elsewhere.

No fan, on the SB1 or likely for SBII as I really am onto into FT-8, I'd rather plant grass and
watch it grow.

Allison

Re: SB II Final Transistor Heat Sink

n9dxp
 

Thank you very much Allison! That it all very helpful information. Would you by any chance have a picture of your radio? Did you use a fan?

 

Thanks,

 

George

Re: SB2 Q6 failure

ajparent1/kb1gmx
 

I went with the 4148. 

Based on older experience (and the SB1) I was more comfortable with that.


Allison

Re: SB II Final Transistor Heat Sink

ajparent1/kb1gmx
 

On my  SB1 20M whch had a very similar outline and layout just different display.

I used a block of aluminum behind the final to couple it to the aluminum front panel 
in place of a spacer and an Lshaped aluminum (1" Angle alumnum) to go from
behind the irf510 to the block on the other side of the board.  The Angle aluminum
was about .1 thick. The idea was conduct the heat to the front panel (.080 aluminum)
and take advantage of the surface area.  For voice it never even got warm.   
Sorry no pictures.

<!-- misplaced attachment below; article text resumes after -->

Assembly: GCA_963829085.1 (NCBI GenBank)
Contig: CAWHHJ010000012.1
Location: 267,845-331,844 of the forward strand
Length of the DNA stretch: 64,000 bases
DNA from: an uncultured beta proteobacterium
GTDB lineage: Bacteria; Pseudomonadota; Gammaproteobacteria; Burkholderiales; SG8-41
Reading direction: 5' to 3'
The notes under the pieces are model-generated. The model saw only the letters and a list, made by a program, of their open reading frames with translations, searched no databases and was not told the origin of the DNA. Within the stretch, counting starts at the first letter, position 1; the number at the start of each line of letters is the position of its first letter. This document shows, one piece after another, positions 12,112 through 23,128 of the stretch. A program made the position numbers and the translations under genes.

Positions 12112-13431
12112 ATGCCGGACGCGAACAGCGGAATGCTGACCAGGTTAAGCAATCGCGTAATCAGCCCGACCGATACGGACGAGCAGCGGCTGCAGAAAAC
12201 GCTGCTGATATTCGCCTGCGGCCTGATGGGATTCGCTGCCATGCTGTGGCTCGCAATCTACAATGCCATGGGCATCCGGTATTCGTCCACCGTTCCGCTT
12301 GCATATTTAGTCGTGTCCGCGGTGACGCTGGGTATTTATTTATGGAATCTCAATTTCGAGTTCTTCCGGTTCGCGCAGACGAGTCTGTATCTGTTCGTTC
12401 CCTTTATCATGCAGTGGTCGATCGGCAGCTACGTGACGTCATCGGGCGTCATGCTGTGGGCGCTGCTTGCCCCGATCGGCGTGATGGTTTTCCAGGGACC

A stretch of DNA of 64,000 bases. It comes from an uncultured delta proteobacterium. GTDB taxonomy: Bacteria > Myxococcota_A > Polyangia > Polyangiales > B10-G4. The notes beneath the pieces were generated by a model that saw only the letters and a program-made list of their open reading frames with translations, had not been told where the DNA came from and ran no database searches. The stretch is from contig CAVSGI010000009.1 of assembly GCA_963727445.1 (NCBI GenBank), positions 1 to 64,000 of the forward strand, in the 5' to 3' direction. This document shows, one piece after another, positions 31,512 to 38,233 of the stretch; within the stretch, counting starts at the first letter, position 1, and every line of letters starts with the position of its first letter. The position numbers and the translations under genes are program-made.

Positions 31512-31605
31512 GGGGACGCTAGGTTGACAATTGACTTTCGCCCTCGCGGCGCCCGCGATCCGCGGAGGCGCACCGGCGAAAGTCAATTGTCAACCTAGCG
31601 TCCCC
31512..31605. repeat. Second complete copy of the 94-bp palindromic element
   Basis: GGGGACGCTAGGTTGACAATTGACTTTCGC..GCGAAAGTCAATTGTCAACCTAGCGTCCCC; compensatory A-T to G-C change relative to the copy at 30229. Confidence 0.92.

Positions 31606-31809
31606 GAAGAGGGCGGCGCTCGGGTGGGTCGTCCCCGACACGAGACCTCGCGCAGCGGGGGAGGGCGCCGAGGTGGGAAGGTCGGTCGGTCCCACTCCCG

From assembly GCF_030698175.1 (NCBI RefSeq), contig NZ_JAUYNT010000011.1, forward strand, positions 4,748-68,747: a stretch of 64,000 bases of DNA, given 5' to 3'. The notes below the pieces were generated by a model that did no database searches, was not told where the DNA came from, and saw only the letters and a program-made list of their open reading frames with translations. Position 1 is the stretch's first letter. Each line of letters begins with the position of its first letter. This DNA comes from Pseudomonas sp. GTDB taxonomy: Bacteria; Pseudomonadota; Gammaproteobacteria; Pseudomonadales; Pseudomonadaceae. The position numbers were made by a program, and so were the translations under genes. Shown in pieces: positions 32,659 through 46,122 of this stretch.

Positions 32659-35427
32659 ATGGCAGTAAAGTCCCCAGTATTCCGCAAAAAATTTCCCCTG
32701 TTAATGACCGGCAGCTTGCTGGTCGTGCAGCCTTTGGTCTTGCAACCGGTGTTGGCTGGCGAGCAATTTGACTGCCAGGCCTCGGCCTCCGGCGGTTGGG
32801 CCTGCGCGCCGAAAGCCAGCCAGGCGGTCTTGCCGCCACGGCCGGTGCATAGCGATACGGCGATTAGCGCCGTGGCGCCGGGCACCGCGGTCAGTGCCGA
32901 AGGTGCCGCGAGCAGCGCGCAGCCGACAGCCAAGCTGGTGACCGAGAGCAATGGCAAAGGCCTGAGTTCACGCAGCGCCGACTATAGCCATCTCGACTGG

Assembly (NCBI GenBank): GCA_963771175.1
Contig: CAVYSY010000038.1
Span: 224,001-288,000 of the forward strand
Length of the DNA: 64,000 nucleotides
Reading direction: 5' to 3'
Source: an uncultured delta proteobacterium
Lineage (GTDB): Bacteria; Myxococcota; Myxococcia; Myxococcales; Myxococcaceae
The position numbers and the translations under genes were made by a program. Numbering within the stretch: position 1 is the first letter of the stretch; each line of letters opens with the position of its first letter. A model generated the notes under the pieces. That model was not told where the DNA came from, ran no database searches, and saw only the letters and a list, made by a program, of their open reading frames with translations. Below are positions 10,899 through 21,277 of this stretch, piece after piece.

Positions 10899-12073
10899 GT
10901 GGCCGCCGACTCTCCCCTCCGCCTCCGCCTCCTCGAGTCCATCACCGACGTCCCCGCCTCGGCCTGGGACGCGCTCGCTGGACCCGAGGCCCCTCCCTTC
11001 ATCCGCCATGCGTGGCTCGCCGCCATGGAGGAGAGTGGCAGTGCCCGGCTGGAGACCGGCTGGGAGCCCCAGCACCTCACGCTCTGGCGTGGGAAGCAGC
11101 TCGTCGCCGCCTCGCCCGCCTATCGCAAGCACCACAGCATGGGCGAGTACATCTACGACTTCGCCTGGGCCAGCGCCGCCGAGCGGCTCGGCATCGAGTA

For digital work the heat sink must be huge compared to the supplied one as the
full power transmit time is 100% effectively.   Voice work the average power is
under 20% often less.  Also the box must have air flow to allow heat from the final
and its larger heatsink to escape the case.  Consider using a small 40 to 60mm
fan for cooling as well. The major trick is do not make the IRF510 leads longer
or stability may be compromised. also note the tab is the drain connection so
it has the main power on it and RF so it must be insulated from any cooling
structure (it must conduct heat) and that structure must be grounded.

The IRF510 can stand up and have a block of aluminum to couple the